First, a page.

According to, Care Net is an anti-abortion organization that seeks to persuade women not to terminate their pregnancies, hence the free ultrasounds.

The organization was founded in 1975 in Northern Virginia, and is the nation’s largest network of preg­nancy centers with 1,100 throughout the country, according to the site.

In addition to advising customers against abortions and free STD test­ing, Care Net does provide a slew of other resources such as baby supplies, temporary shelters, employment and debt guidance, as well as Bible study sessions that fit with the company’s values, the site stated.

Women that believe in the right to choose what happens to their bodies, might get offended by the Care Net service provider while get­ting a pregnancy test, because Care Net has been known to attempt to dictate what women plan to do with the rest of their lives and their unborn child, or women with pro-life values might just find it refreshing.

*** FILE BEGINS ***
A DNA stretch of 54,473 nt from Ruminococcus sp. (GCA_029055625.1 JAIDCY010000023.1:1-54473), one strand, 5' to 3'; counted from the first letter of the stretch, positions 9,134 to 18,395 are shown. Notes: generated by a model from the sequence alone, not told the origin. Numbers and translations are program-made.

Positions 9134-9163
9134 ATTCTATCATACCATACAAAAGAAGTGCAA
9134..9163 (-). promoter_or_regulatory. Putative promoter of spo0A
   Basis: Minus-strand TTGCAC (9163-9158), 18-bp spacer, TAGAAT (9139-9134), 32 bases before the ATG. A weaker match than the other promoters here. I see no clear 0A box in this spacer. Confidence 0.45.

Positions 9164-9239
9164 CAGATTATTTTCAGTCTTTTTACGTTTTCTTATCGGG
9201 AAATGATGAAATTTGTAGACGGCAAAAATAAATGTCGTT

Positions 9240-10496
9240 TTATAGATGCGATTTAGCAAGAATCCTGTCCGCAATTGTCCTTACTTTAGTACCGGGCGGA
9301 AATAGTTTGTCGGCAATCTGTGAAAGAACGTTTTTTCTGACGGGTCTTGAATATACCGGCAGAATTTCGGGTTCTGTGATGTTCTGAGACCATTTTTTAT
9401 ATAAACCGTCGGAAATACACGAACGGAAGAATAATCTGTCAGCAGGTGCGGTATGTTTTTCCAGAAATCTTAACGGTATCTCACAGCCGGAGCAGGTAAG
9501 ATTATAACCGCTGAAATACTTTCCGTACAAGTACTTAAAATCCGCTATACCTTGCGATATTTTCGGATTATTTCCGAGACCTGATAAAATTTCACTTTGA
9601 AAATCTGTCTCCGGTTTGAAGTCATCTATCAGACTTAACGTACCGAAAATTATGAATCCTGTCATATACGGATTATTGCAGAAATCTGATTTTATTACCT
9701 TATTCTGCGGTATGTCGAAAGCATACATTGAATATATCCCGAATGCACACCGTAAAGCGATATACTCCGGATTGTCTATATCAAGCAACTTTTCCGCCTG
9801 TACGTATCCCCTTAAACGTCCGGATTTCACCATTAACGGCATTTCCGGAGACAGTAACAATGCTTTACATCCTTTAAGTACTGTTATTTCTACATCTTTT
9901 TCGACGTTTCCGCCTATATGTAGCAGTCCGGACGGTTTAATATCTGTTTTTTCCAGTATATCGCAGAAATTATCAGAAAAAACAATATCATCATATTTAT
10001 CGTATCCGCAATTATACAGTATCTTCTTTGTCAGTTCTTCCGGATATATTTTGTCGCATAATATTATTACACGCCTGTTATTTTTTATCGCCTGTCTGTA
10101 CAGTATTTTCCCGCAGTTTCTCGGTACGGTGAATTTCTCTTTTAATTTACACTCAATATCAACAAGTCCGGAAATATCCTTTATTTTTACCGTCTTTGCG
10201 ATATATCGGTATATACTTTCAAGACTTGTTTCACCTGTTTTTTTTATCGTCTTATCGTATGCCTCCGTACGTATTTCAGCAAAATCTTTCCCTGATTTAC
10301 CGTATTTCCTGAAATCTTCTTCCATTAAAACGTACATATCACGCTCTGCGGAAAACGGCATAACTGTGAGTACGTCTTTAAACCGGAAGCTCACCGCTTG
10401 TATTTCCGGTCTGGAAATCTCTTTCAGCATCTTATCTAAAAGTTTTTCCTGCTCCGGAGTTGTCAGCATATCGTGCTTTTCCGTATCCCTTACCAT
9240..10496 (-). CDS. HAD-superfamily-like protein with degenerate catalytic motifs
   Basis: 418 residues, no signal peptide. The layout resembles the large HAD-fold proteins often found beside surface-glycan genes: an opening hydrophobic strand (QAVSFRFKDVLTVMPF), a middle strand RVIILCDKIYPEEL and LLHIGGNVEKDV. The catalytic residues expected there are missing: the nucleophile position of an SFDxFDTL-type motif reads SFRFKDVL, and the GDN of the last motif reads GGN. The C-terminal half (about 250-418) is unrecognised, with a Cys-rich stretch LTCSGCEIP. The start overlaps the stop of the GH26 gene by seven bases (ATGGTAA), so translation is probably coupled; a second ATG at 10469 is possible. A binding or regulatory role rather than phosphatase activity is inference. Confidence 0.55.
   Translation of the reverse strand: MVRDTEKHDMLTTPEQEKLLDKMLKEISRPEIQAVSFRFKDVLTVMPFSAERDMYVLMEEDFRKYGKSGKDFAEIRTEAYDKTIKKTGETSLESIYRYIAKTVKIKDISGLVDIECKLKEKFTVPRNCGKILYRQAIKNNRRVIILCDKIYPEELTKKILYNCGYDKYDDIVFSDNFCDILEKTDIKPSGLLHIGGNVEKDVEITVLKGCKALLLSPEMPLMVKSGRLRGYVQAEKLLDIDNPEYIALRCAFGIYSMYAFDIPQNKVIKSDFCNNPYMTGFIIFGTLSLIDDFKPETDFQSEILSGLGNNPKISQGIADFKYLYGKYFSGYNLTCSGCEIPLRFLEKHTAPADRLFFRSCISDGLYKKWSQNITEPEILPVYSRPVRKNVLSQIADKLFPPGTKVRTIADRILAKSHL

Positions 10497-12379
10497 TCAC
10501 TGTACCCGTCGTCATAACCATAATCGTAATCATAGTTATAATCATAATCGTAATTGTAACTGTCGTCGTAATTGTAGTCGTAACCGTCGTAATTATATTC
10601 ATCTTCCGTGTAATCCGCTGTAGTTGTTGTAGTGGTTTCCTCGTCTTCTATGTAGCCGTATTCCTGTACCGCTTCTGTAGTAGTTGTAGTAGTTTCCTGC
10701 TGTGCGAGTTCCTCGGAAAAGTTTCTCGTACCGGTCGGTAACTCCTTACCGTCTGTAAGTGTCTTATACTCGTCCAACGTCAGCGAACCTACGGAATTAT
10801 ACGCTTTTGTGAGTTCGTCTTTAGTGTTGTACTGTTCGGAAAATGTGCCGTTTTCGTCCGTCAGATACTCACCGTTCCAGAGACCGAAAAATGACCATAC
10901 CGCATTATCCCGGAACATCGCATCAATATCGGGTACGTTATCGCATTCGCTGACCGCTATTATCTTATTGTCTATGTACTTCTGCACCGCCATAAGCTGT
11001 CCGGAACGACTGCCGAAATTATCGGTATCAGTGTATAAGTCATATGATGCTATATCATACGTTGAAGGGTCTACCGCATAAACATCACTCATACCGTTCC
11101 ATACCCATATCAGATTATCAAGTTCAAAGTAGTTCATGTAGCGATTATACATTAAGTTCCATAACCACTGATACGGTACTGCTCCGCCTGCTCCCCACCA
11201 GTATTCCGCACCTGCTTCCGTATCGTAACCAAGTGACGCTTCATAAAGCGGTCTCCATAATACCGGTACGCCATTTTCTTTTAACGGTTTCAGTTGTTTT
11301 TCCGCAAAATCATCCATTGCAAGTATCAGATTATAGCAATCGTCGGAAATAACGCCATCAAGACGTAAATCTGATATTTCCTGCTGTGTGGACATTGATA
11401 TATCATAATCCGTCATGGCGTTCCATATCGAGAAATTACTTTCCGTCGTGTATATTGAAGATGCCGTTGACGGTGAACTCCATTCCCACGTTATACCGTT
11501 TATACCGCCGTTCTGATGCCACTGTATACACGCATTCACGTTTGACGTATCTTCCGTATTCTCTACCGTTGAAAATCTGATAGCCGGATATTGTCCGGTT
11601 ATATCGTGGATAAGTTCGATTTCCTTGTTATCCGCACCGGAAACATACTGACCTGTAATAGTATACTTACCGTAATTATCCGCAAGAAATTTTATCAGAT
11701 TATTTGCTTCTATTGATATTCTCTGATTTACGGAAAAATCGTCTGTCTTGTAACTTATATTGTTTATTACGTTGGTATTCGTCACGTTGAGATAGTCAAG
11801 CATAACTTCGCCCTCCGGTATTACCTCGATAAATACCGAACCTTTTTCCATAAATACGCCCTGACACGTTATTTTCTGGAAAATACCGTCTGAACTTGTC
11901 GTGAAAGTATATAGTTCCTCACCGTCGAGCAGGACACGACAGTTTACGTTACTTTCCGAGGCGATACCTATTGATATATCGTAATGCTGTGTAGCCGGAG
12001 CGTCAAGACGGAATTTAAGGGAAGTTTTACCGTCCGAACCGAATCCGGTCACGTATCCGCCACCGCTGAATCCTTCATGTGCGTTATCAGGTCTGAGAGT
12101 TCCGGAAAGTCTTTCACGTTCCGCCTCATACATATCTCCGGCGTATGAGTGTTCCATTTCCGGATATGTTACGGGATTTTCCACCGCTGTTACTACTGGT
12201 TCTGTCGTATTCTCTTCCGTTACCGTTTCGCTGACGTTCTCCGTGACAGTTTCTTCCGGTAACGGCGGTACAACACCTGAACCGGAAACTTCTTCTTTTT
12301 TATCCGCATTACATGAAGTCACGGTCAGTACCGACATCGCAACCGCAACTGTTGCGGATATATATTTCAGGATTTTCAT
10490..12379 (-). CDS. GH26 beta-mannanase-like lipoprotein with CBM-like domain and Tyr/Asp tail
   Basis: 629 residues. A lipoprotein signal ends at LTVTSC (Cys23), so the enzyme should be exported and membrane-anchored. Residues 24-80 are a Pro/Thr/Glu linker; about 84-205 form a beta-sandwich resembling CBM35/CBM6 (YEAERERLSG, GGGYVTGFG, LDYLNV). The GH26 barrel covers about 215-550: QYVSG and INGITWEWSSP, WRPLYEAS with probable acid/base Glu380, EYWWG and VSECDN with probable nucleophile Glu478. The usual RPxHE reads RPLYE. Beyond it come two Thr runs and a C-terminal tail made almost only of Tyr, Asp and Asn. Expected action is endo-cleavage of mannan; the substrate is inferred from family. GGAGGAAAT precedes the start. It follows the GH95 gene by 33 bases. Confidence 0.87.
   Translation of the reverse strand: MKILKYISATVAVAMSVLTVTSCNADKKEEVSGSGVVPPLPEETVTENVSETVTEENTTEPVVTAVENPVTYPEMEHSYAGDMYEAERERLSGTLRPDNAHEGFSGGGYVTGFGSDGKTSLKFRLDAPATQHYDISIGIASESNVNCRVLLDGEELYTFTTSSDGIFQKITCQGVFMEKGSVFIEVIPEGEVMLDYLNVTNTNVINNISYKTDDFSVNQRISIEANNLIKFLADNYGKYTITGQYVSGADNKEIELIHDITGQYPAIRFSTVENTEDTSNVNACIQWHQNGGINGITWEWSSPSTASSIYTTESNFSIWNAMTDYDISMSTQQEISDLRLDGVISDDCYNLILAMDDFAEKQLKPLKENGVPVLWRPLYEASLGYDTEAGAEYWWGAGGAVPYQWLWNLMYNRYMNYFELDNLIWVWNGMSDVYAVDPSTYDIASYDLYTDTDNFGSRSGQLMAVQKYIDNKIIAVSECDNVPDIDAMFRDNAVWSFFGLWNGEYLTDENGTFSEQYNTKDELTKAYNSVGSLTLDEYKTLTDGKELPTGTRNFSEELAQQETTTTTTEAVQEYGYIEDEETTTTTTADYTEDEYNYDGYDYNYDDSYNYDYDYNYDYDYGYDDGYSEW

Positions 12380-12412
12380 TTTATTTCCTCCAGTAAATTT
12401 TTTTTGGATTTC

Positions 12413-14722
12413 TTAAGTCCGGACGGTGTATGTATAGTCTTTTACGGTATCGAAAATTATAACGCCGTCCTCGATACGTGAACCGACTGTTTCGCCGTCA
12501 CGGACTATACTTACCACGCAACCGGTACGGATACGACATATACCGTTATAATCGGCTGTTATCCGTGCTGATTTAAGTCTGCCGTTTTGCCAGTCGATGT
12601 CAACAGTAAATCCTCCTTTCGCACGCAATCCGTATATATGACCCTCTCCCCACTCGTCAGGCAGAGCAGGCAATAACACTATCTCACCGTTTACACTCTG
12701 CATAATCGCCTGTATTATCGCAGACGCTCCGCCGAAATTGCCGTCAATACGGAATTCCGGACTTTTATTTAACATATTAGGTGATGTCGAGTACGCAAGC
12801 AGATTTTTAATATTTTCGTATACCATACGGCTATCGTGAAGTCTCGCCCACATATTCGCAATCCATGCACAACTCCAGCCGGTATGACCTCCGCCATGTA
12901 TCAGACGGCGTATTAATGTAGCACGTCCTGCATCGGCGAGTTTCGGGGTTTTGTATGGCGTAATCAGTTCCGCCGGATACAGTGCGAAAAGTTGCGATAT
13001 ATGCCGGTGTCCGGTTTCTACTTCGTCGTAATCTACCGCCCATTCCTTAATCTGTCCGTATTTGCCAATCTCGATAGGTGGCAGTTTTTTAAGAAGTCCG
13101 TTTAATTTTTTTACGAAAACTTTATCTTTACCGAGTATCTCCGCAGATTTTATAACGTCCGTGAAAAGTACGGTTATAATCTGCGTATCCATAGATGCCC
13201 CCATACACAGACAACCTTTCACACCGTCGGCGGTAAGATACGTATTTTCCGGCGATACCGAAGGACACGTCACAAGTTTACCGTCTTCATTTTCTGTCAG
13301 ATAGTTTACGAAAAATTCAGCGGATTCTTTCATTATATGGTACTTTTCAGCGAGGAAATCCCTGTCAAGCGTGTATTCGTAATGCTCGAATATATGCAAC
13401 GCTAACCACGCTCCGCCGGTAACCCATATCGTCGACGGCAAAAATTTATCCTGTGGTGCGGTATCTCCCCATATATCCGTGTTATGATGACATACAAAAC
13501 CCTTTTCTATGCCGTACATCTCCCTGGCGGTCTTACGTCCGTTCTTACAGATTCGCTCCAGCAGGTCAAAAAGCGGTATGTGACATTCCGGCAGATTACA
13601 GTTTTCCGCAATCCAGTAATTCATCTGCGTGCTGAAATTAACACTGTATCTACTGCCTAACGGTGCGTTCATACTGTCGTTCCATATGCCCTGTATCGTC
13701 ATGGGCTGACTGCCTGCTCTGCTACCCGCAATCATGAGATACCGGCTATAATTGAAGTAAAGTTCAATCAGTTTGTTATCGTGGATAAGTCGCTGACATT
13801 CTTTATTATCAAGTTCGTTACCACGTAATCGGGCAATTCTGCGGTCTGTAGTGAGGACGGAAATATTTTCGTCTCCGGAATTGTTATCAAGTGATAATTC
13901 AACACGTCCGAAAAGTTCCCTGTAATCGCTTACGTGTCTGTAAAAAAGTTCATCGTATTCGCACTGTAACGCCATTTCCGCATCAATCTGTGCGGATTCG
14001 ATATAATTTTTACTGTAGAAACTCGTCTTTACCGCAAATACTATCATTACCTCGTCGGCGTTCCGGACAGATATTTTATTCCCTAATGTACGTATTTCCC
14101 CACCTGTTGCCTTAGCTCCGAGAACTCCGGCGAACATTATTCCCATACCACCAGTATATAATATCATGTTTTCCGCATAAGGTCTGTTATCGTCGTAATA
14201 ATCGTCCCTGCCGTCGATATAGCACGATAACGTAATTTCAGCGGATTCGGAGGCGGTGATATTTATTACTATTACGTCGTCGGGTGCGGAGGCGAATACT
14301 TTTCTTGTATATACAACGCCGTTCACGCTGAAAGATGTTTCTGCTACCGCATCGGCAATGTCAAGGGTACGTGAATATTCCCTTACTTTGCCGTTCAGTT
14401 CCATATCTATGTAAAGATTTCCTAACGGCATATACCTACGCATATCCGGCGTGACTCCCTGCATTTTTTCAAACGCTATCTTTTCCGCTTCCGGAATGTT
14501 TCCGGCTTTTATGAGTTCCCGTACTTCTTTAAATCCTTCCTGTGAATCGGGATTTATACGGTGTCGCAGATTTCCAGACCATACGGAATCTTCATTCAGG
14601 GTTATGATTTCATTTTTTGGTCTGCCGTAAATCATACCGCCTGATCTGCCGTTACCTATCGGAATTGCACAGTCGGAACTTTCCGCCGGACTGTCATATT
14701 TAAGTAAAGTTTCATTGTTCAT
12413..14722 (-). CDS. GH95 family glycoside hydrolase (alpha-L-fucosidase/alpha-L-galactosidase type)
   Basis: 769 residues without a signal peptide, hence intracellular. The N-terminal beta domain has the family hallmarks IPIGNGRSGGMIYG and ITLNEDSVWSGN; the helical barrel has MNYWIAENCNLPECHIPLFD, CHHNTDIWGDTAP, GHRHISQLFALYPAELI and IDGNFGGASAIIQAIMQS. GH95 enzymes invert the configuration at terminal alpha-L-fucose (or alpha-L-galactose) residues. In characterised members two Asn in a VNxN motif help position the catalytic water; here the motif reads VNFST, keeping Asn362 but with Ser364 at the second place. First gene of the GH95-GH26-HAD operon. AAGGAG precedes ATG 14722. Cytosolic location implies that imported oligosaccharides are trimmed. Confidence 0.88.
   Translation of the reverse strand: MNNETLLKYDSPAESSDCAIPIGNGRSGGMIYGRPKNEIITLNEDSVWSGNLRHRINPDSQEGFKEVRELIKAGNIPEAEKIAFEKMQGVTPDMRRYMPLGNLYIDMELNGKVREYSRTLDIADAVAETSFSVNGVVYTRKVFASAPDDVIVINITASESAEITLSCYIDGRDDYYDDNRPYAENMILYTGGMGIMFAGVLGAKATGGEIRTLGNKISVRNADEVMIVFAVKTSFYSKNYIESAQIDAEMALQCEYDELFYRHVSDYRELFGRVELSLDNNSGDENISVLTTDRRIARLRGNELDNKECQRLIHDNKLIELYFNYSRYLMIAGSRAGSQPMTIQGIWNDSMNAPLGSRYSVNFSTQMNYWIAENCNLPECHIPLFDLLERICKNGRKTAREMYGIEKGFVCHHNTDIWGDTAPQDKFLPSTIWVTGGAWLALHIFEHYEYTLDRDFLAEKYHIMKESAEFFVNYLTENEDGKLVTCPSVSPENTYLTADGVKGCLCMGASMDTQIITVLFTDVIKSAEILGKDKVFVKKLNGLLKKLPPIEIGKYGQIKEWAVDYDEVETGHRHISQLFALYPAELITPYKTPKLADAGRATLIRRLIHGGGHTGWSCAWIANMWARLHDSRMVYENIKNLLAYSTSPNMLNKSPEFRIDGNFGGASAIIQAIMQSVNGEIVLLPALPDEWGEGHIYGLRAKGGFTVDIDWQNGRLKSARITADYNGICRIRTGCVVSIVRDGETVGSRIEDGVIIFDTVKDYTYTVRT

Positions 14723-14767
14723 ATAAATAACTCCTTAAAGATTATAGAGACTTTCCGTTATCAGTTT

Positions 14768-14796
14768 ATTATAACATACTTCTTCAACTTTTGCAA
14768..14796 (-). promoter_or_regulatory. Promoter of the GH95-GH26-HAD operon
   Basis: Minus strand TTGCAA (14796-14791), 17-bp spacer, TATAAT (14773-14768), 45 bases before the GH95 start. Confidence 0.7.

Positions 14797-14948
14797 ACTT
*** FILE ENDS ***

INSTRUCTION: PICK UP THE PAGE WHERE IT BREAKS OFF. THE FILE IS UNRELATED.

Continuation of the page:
Care Net’s mission statement on their website at said “With the support of Care Net and its network of pregnancy centers, people facing unplanned pregnancies are choosing life and hope every day.”

Care Net has also been known to speak out against abortion clin­ics and set up near clinics such as Planned Parenthood that provide abortion services.

Care Net protests both out front of Planned Parenthood, and have signs in front of their clinics that say “Pregnant? Considering abor­tion? Free services,” according to the Care Net Wikipedia page.